Thomas L. Millette calls himself "one of the green people on campus," meaning that he is a voice for the environment in policy decisions, building plans, and curriculum development.
A specialist in the technology used for environmental study, Millette also has training in forestry, physics, computer science, biology, ecology, and planning—a broad background that enables him to conduct research across a wide spectrum of disciplines in the search for a better understanding of environmental stresses and responses.
Millette's research has included using satellite and GIS data to study the causes, nature, and impact of land-cover change and forest degradation in the Middle Mountains of the Nepalese Himalayas, in the mangrove forests of the Sundarbans of northeast India, and on the Lake Champlain Basin of Vermont, New York, and Southern Quebec. His publications include "Integration of Remote Sensing and GIS Technologies for Planning." His latest research interest is using remote sensing and GIS to model forest fire potential in the Cibola National Forest, Albuquerque, New Mexico. This research is cofunded by the Packard Foundation and the USDA Forest Service. Additionally, in 2005 Millette was part of a three institution research collaboration (MHC Geoprocessing Lab, Univ. Mass Computer Vision Lab, and Duke University Experimental Forest) that was awarded $1.6 million from the National Science Foundation to further develop aerial sensor packages for light aircraft and apply them to detailed forest metrics modeling.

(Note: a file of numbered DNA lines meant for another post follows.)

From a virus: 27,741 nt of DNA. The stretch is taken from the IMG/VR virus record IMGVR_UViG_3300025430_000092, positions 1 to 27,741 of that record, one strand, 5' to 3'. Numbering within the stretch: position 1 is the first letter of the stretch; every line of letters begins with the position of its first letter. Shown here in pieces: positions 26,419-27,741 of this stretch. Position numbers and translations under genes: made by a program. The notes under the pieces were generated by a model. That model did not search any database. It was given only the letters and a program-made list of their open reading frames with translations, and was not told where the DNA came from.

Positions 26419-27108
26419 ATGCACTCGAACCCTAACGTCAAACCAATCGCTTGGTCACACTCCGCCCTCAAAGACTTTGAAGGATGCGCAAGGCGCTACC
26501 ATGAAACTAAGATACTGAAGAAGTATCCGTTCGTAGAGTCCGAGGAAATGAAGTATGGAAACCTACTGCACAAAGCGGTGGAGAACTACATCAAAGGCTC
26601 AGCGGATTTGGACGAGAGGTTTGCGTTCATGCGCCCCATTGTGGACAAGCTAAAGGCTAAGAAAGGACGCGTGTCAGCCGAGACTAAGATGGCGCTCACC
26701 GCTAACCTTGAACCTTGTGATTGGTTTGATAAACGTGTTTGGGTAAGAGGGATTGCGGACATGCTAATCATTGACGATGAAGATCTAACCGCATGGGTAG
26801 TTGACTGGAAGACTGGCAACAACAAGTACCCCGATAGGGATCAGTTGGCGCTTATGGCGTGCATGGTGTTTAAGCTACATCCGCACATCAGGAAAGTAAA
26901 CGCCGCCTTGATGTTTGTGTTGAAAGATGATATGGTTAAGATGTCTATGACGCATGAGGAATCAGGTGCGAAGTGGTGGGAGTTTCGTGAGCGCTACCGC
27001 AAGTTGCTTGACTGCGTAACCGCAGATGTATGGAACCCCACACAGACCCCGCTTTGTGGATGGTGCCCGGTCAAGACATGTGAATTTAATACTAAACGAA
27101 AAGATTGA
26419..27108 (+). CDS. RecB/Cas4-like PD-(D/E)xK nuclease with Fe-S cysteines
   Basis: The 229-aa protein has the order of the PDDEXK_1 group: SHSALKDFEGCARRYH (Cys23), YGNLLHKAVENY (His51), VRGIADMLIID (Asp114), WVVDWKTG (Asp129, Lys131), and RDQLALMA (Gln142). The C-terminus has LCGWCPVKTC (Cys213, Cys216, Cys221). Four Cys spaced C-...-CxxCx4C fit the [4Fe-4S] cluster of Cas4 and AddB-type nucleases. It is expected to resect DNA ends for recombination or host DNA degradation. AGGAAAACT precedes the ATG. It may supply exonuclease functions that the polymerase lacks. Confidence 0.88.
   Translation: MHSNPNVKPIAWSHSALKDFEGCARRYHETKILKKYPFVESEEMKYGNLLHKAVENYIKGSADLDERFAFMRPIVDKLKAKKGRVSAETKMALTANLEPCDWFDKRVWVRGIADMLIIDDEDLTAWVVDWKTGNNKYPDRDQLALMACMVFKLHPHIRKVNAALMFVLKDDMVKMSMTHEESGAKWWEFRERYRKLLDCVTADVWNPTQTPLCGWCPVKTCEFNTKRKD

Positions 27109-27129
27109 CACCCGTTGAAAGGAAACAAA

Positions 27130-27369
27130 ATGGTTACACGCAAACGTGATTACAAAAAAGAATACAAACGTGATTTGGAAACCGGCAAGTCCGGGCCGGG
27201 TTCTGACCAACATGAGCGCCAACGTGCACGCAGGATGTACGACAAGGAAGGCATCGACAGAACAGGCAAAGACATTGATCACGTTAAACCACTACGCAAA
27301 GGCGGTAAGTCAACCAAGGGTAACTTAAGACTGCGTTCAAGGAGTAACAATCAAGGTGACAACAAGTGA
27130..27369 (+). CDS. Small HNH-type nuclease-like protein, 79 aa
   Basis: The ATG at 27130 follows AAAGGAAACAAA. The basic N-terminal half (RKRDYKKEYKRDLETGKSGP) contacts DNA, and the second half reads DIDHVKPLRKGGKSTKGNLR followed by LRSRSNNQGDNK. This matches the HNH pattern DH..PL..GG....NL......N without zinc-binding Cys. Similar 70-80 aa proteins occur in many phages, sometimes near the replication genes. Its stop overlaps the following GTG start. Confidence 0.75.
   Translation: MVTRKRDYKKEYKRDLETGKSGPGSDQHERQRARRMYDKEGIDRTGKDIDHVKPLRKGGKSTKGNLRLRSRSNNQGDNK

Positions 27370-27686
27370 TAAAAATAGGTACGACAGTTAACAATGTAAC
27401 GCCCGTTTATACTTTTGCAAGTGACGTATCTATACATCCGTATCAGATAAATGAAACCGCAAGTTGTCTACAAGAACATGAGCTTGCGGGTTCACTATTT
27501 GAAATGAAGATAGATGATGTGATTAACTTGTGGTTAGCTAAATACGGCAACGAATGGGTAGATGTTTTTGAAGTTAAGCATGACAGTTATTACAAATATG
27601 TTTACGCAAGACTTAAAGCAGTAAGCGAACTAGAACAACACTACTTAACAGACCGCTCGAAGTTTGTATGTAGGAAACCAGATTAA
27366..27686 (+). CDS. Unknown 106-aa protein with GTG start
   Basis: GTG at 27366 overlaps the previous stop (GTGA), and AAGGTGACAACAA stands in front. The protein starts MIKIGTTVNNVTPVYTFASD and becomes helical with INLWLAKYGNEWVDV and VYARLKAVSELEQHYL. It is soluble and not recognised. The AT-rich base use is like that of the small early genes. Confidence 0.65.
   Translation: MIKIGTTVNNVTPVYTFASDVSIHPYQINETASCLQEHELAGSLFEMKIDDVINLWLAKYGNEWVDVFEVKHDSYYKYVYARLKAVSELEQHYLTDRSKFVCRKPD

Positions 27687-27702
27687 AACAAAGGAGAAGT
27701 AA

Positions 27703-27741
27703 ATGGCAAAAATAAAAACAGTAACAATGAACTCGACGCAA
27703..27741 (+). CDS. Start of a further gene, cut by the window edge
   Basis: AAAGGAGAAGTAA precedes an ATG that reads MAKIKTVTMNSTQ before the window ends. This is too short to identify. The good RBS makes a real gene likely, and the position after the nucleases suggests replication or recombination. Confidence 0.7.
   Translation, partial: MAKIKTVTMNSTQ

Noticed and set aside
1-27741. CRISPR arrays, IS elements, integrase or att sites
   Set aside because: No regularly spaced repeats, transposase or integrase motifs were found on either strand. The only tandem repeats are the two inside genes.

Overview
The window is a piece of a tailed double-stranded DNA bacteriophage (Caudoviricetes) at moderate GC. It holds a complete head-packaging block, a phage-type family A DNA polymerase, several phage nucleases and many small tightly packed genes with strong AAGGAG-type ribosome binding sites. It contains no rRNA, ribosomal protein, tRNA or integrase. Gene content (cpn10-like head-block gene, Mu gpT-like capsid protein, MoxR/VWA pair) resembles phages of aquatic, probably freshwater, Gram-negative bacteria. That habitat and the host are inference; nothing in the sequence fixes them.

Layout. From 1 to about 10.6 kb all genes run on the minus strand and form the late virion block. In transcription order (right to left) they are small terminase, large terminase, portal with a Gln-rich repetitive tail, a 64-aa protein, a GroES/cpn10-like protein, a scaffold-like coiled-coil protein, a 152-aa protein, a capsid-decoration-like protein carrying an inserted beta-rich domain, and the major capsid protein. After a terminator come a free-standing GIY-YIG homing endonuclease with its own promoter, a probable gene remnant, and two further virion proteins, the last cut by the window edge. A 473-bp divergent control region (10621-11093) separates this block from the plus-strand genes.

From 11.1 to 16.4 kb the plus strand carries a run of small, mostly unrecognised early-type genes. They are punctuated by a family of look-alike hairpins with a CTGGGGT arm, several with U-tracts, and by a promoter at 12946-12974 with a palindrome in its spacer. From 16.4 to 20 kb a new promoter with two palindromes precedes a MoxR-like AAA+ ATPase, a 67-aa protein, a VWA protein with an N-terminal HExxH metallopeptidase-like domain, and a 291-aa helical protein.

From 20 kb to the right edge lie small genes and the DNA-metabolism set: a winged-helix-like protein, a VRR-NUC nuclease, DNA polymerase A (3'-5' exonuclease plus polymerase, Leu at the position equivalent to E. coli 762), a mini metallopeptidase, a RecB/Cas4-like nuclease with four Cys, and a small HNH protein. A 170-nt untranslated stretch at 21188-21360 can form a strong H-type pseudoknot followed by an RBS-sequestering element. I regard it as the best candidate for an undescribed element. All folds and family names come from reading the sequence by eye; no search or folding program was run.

Millette not only tackles "real world" environmental challenges but encourages students to do the same. His courses have very few traditional lectures or labs and are always organized around a real environmental problem or situation. As director of the MHC GeoProcessing Laboratory, he involves students in a wide variety of remote sensing and GIS research activities funded by EPA, NSF, NASA and numerous other funding agencies.